Small print cuts out flood claim
By GENEVIEVE ALLPASS
A CABARITA couple who lost thousands of dollars worth of household goods in the June 30 Tweed flood has given up waiting for their insurance pay-out. Left out in the cold by his insurance company, Paul Ca- farella is so stressed he can- not bear to keep fighting for his money. Mr Cafarella, 68, has been insured by the company, which is one of the biggest in the country, for at least 20 years and believes his loyalty means nothing to them. "They got us on the word- ing," he said. "They said what happened on June 30 was not consid- ered a flash flood, describing it as a river flood." The report stated the Cloth- iers and Reserve creeks have mixed with rainwater run-off which meant the damage was as a result of a combination of factors which fell outside the scope of Mr Cafarella's in- surance policy. "We haven't even got a creek near us," he said. "They've got it worded in every way and you just can't get the insurance out of them." The Cafarellas said they have spent the last two months phoning the assessor who in turn said they were to phone the claims depart- ment who gave them a num- ber for a woman in Western Australia where they were again turned around to call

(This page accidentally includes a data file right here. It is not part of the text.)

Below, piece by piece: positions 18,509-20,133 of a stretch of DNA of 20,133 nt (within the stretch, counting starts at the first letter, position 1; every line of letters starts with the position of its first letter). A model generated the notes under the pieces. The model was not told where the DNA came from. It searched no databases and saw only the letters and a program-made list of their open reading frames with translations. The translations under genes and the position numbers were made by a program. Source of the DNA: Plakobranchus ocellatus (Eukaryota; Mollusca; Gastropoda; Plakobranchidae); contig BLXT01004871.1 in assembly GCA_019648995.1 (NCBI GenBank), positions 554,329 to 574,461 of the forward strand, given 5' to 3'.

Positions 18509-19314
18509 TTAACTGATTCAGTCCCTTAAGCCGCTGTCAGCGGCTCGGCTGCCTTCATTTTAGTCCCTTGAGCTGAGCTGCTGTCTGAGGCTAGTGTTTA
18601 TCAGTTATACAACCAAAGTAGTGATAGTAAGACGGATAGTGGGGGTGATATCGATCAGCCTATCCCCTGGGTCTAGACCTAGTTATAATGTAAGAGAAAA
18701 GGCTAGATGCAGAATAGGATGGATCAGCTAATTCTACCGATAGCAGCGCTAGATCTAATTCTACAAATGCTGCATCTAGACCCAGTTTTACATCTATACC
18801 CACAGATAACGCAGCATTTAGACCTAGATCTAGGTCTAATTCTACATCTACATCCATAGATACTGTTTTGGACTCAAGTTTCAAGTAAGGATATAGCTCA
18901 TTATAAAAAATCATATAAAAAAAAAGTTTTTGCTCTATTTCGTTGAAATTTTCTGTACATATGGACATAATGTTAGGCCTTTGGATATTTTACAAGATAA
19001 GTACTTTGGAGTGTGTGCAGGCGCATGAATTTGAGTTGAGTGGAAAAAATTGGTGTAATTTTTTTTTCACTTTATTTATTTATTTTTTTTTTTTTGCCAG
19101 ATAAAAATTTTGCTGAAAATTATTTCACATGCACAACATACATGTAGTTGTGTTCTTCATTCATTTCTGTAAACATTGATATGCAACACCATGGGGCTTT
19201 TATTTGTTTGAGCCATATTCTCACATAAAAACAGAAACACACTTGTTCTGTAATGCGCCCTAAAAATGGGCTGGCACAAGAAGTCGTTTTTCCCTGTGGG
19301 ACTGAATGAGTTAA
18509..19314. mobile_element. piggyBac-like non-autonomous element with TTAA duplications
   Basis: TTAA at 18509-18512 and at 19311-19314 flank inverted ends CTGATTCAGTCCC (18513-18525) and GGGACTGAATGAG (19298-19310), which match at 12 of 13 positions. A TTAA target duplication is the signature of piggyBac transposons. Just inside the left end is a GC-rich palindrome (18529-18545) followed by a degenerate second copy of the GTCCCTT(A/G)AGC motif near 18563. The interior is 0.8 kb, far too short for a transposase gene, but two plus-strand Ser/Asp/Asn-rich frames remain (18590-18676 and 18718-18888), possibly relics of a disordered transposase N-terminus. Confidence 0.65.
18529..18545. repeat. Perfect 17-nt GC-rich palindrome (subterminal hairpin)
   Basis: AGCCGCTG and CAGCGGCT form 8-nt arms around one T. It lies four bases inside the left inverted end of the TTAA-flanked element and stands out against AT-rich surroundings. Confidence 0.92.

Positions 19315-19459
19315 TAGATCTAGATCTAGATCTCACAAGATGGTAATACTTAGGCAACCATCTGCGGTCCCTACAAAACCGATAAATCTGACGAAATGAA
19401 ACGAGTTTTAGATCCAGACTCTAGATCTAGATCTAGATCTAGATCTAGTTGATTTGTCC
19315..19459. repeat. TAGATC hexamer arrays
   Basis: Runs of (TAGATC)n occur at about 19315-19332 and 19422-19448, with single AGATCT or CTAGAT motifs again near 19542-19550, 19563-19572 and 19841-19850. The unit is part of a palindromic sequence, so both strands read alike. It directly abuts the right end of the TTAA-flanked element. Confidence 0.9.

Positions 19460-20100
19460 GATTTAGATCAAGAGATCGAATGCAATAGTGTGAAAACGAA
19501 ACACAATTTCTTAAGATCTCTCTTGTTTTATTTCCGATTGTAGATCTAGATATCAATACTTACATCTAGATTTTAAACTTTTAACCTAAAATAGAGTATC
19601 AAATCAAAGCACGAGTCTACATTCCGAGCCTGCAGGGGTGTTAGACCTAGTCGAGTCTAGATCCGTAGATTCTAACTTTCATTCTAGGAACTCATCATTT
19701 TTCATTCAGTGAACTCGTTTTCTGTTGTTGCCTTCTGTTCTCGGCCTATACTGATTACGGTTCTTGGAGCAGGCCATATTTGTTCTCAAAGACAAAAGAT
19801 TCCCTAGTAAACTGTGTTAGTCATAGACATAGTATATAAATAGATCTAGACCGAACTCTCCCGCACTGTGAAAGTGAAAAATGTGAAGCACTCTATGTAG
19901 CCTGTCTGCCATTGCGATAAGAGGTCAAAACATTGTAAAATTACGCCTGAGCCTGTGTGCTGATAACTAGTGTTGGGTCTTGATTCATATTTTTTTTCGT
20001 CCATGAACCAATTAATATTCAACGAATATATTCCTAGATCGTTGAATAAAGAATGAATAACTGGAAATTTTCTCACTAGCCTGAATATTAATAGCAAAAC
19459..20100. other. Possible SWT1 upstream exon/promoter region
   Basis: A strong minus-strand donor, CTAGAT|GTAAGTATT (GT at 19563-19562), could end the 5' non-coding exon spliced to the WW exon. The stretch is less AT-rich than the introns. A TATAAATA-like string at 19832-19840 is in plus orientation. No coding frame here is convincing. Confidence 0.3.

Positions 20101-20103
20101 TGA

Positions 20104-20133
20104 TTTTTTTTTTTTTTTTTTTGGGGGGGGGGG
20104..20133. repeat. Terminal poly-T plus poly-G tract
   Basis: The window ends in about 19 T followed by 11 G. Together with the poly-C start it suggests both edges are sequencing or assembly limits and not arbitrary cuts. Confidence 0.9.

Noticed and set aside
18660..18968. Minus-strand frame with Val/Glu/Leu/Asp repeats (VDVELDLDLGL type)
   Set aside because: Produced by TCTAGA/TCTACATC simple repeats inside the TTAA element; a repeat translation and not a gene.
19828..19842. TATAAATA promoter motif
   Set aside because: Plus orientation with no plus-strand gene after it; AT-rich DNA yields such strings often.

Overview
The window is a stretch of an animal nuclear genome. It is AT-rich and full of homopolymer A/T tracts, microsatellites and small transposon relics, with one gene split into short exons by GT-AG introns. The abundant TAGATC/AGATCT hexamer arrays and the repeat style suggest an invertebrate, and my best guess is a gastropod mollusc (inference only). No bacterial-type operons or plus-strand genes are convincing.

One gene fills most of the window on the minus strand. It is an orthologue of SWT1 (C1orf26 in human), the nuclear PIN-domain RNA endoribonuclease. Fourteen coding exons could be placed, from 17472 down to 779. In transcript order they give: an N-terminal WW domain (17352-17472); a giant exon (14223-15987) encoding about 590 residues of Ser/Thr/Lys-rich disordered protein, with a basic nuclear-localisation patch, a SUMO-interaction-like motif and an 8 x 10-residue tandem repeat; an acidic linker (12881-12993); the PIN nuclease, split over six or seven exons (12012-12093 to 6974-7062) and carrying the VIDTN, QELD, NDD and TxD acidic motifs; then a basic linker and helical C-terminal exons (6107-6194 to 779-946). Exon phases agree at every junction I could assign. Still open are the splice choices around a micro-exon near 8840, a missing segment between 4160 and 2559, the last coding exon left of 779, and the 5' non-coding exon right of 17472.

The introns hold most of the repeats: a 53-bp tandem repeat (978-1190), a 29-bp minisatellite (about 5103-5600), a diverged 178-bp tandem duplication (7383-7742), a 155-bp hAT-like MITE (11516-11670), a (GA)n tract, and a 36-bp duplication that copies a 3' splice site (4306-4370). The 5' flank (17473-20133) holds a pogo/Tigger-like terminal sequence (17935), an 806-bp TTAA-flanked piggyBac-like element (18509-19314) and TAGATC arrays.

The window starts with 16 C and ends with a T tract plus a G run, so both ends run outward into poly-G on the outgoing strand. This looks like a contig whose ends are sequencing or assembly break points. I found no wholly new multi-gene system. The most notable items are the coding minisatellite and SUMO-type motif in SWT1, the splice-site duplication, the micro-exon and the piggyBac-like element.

the assessor, who again said to call the claims department. "They could have stopped the agony and said from the beginning they wouldn't pay," Mrs Cafarella said. "You can only take so much and at our age we
shouldn't have this extra stress in our lives." The couple only claimed for under $7000 because Mr Ca- farella, in having to wait so long for assistance, decided to fix almost all of the damage to the house himself.